If you send a soldier into combat without functional body armor, he or she could become a hero but they begin as a victim.

If you send vehicles in a convoy without proper armor, your soldiers could become heroes but they are always victims.

If radios don’t work, if machine guns are in short supply, if the armed forces of the world’s last superpower are badly equipped, soldiers are victimized no matter how much spin-doctors try to lionize them.

I tendered a Veterans Day speech to a group of Jewish war veterans. It was an honor to be in the midst of so many proud and patriotic men who did their duty, primarily in World War II. I sat with a violin virtuoso who played in the Philharmonic for half a century. Across the table was a renowned artist whose work hangs in many prestigious galleries. As proud as I was to be in such company, there was an undeniable sadness when I wondered how many artists and musicians and doctors and authors and humanitarians never got a chance to realize their futures because war stole it from them.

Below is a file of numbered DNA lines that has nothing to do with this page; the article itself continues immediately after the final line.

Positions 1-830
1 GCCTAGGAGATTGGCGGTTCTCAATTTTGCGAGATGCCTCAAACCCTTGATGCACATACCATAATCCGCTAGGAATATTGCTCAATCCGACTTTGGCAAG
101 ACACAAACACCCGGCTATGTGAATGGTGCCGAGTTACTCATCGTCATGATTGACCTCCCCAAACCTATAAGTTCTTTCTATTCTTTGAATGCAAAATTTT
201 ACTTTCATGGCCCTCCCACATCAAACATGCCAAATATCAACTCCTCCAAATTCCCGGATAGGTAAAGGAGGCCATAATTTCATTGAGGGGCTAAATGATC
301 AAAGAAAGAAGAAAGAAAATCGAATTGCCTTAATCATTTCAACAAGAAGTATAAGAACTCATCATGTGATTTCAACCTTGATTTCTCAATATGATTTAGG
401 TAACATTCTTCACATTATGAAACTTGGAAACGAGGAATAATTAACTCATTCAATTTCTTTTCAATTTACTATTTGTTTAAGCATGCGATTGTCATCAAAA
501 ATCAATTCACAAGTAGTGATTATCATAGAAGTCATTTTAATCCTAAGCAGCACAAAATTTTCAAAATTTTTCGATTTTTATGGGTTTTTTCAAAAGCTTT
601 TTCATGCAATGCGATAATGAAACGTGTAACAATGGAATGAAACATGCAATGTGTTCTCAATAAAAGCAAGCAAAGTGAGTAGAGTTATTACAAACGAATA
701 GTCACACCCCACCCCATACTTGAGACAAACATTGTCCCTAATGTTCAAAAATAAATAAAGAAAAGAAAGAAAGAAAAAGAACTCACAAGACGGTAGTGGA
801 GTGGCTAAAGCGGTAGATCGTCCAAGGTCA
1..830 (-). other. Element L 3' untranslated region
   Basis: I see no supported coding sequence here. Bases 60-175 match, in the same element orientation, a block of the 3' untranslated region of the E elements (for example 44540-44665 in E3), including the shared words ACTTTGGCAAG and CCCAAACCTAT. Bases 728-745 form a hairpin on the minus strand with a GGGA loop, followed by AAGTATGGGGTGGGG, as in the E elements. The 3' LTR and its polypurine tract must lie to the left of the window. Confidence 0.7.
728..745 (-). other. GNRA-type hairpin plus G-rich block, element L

In World War I, Siegfried Sassoon wrote “in war-time, the word patriotism means suppression of truth.” It is tragic how the lessons of Sassoon’s war have been lost. We are still trying to suppress the truth, to distort it, and to manipulate it.

In the end, though, we are faced with the same task that faced Rudyard Kipling faced in writing the epitaph for his son who died in WWI. Kipling’s pain stripped away the specious pretenses of “the Great War” and he was left to confront the truth when he wrote these words:

When they asked why we died here
Tell them it was because our fathers lied.

Stephen T. Banko III was awarded two Silver Stars, four Bronze Stars, the Air Medal and four Purple Hearts. He has long been active in veteran’s affairs. banko@counterpunch.org